Financial sector has ‘make or break role’ in averting catastrophic climate change

Dublin conference focuses on innovation needed in the global financial system to accelerate climate action

The Dublin summit heard that just 100 companies are responsible for 70%   of global carbon emissions. Photograph: Getty Images

The Dublin summit heard that just 100 companies are responsible for 70% of global carbon emissions. Photograph: Getty Images

 

The need for financial systems to change to address climate issues is obvious given that just 100 companies are responsible for 70 per cent of global carbon emissions, and 86 per cent of global investments have been made in “a non-sustainable way”, a summit on climate innovation in Dublin was told on Tuesday.

Addressing the European Climate Innovation Summit at Dublin Castle, Sasja Beslik, head of group sustainable finance with Nordea in Sweden, said a greater sense of urgency and political leadership was required to address these issues.

“We know what’s unsustainable and what solutions are viable. What do we need to know? What do we need to discuss? It’s quite obvious. Yet the fundamentals of financial systems have not changed,” he said.

This year’s summit, organised by EIT Climate-KIC, Europe’s main climate innovation agency, is focusing on innovation in the global financial system needed to accelerate climate action.

Mr Beslik said it was important not to over-complicate the response to global warming, but a new line of questioning was needed on the purpose of the financial industry and the markets economy. He noted an absence of discussion about a social contract with industry, and on tools needed to tackle climate change.

Economist Prof Mariana Mazzucato of University College London said policy-makers needed to shift focus from filling investment gaps to creating new trajectories for ambitious low-carbon innovation.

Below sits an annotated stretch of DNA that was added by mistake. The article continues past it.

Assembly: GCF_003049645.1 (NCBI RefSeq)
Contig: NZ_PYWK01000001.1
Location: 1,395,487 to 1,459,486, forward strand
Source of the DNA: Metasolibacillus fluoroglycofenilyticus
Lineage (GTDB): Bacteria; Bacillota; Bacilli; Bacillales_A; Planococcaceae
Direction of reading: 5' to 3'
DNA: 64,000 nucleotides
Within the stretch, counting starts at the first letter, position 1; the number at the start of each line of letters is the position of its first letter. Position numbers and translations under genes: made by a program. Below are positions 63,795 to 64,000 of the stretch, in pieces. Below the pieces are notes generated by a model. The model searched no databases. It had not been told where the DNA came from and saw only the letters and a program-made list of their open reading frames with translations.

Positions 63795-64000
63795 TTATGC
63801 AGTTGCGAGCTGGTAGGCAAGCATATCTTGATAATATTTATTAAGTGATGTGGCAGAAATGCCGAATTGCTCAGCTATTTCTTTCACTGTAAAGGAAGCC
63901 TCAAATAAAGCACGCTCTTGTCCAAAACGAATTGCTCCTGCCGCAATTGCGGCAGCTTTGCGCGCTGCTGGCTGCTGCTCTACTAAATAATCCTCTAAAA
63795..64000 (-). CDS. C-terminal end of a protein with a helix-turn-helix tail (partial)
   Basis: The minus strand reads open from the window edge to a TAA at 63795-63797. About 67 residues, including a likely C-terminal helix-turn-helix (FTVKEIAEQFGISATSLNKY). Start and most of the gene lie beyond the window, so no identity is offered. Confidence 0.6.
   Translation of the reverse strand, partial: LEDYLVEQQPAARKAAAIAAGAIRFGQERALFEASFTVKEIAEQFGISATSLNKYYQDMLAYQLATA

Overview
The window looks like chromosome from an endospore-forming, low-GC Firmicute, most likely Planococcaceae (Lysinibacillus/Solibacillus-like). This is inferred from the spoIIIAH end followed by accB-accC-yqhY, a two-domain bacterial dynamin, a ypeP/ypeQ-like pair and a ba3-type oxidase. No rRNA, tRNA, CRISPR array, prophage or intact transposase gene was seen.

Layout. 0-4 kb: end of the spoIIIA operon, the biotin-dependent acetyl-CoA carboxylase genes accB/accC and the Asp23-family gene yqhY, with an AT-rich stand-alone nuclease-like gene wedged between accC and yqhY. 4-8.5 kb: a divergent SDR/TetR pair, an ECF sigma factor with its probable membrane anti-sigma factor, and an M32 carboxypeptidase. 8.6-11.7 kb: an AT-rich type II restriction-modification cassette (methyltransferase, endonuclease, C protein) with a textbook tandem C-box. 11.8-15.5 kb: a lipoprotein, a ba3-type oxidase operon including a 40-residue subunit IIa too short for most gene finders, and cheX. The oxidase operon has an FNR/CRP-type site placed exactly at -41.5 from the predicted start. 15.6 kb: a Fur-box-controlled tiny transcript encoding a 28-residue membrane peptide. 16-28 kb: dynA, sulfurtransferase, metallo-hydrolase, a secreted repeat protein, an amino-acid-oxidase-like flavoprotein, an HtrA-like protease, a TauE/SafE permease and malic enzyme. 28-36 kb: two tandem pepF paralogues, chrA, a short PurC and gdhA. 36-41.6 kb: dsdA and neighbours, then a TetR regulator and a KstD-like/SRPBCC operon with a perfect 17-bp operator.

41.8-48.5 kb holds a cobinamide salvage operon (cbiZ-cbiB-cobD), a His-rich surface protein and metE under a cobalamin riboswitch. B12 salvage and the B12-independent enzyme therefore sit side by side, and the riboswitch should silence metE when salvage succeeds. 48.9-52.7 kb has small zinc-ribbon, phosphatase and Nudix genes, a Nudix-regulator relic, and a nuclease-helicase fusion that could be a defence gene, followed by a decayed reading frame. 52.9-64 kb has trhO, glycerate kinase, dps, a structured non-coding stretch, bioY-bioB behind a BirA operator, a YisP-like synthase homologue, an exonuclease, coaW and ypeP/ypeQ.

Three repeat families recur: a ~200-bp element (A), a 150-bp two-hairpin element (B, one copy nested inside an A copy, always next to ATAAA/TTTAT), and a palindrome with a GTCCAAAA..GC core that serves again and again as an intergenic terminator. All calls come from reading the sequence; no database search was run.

Sustainable growth

“A missions-led approach should be at the heart of efforts to align the economy with climate and sustainability goals,” she said. This meant going beyond growth rate to smart growth with the help of better innovation, sustainable growth that was “more green”, and inclusive growth mindful of those who were disadvantaged in the world.

It required going beyond fixing markets and systems failures to forging a new relationships between the public and the private sector, where co-investment was embraced and central banks were leading the way rather than being the lender of last resort.

Dr Kirsten Dunlop, CEO of EIT Climate-KIC, said the recent UN report on limiting global warming to 1.5 degrees above pre-industrial levels “should leave us in no doubt that the financial sector has a make or break role in averting catastrophic climate change”.

“Divestment can get us only so far. We now need to identify 1.5-compatible solutions, and drive investment and uptake much more quickly. We need the financial system to drive structural and behavioural change.”

Dr Dunlop said the summit would surface “some of the urgently-needed frameworks, economic models and systems innovations that support the financial sector in this new mission”.

UK Green MEP Molly Scott Cato said in the transition to decarbonisation the most important requirement was clear signals to financial markets, especially as certain financial assets would lose their value, such as fossil fuels. An orderly transition was also needed to avoid a rapid collapse in fossil fuel stocks. Already it was clear that coal was first to go, and was becoming “a stranded asset”.

There was also a need for balance between public and private sectors, and acknowledgement that some areas where investment was required would not make a profit; so public finance was needed.

Clean energy research

At the summit, Mission Innovation (MI) – representing 70 per cent of global GDP and 80 per cent of government investment in clean energy research – launched a new investor framework “Countdown to 100 low-carbon solutions” with the potential to reduce emissions by the equivalent of 10 million tonnes of CO2 or more by 2030.

MI is a global initiative to accelerate public and private clean energy innovation to address climate change, make clean energy affordable to consumers, and create green jobs and commercial opportunities.

“The MI framework aims to disrupt conventional thinking around green or ESG investment, shifting mindsets from risk to opportunity. We need capital to go into building the next generation of ecological industries and sustainable ways of living. Shifting mindsets is at the core of systems interventions like this that can drive behaviour change and transformation,” Dr Dunlop said.